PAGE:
Apollo, (F1) Asparagus Seeds

Asparagus

Apollo, (F1) Asparagus Seeds

Asparagus

Apollo is an early maturing asparagus with great yields! Apollo F1 asparagus produces medium to large diameter spears with slight purple at tip and butt of spear. Spears have a cylindrical shape with slight tapering and overall smooth appearance. Well received in the fresh, processing and freezing industries. Attractive dark green spears with very tight heads under cool to warm growing conditions. High tolerance to fusarium and rust.
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Product Details

Botanical Name

Asparagus officinalis

Seed Type

Seed

Additional Characteristics

Market Production

Seeds Per Gram

34

Seeds Per Pound

15200

Row Spacing

30"

Packet

25 seeds

Sow Depth

1/2"

Disease Resistance

Rust,Fusarium Rot,Crown Rot

Seeds Per Ounce

950

Fruit Color

Green

Breed

F1 Hybrid

Sun

Full

Cubic Inches

1.4625

Life Cycle

Perennial

Sow Method

Transplant

Plant Spacing

18"

Categories

Asparagus

Zones

4,5,6,7,8,9

Germination

11,22,12,23,13,24,14,25,15,26,16,27,17,28,18,29,19,30,20,10,21

Days To Maturity (# Days)

730

Weight

0.006

Depth

0.1

Height

4.5

Width

3.25

Components

Growing Instructions

Learning Download: How to Grow Asparagus Seeds

Asparagus is one of the few perennial vegetable crops. The shoots are picked as young spears in the spring. Later in the season the foliage matures into an airy, fern-like cloud which changes to a golden color in the fall. Because asparagus takes up a permanent place in the garden, but can be an attractive plant, many people with space imitations use asparagus as a border or hedge plant.

Before Planting: Plants can be started from seed about 4 weeks before the last expected frost. More commonly they are grown from crowns, which are the one year old base and roots of the plants. These are planted in a trench with the roots spread out over mounded soil. The trench is gradually filled in as the plants grow.

Planting: Dig a trench 8 inches deep and wide enough to accommodate the outspread roots (about 10 inches), then space the asparagus 18 inches apart. Leave four feet between rows. Cover the roots with two inches of soil, and continue to fill in the trench as shoots grow. Be sure never to bury the green shoots completely. The trench can usually be filled by the end of the first growing season, but if not, simply continue to work on it the second year.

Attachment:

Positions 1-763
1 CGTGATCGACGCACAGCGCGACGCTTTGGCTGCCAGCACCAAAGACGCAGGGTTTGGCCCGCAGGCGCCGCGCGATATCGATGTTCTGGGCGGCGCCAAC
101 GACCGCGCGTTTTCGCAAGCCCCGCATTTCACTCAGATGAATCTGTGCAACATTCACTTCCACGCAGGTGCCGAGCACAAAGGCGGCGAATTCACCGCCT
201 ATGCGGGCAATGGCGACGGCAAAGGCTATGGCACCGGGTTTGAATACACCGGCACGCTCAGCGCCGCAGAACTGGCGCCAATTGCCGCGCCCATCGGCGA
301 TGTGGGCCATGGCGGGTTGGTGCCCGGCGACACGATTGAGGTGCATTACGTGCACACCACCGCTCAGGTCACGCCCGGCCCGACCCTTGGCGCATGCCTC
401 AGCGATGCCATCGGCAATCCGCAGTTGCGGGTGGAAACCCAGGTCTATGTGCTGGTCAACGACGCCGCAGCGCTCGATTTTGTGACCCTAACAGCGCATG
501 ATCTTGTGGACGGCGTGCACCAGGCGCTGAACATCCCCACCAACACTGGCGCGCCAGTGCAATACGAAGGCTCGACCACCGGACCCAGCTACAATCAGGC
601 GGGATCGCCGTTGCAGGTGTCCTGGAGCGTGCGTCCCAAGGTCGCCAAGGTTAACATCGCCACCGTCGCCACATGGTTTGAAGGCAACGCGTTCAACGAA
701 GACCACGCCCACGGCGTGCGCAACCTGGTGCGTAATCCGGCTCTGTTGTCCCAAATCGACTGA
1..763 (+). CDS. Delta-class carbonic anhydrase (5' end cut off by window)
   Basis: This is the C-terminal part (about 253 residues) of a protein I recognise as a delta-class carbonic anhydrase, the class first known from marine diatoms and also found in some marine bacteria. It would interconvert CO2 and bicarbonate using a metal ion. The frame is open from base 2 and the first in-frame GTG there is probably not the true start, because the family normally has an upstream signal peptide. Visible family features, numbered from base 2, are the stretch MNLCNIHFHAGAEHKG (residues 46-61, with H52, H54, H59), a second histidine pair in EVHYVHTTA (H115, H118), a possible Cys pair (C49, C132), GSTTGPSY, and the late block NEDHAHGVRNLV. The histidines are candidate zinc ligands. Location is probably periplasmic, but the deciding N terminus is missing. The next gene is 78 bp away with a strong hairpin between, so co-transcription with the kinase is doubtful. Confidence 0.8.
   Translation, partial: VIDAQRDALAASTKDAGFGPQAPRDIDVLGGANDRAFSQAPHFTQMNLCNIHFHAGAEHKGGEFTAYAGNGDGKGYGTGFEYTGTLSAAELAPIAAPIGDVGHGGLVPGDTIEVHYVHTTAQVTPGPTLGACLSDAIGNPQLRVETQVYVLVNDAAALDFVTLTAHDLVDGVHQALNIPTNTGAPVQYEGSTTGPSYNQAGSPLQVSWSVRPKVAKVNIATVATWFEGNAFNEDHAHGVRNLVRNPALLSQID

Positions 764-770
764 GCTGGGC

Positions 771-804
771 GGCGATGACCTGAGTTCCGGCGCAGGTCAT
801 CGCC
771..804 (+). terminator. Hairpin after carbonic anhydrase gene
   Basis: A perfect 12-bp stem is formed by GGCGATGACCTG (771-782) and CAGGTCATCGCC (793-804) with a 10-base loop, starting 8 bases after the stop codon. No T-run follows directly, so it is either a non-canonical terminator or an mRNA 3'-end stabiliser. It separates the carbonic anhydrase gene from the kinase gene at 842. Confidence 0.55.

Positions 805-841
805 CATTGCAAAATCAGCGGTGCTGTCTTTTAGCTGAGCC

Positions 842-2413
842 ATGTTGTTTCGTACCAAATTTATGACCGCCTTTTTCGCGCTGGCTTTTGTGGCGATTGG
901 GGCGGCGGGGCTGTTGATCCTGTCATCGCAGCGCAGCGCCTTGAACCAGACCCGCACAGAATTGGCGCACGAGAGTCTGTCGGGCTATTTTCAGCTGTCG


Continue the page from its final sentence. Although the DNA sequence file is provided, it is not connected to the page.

Watering: Water regularly, especially while young.

Fertilizer: Top dress annually with compost or mulch. Keep the patch free of competing weeds.

Days to Maturity: It takes about three years for plants to mature enough for harvesting. Prior to that plants should be allowed to grow and feed themselves.

Harvesting: In the third year, begin harvesting spears that are finger-sized and about 8″ long. You can either snap off the spears are cut them with a knife. Harvest for about 4 weeks the first year. In subsequent years you can harvest until the weather warms and the spears look spindly. Then allow the foliage to grow and feed the plants.

Tips: Asparagus is a spring crop, preferring cooler temperatures and full sun.

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Our Seed Promise

"Agriculture and seeds" provide the basis upon which our lives depend. We must protect this foundation as a safe and genetically stable source for future generations. For the benefit of all farmers, gardeners and consumers who want an alternative, we pledge that we do not knowingly buy or sell genetically engineered seeds or plants.

The mechanical transfer of genetic material outside of natural reproductive methods and between genera, families or kingdoms, poses great biological risks as well as economic, political, and cultural threats. We feel that genetically engineered varieties have been insufficiently tested prior to public release. More research and testing is necessary to further assess the potential risks of genetically engineered seeds. Further, we wish to support agricultural progress that leads to healthier soils, to genetically diverse agricultural ecosystems, and ultimately to healthy people and communities.

To learn more about the "Safe Seed Pledge" please visit www.councilforresponsiblegenetics.org.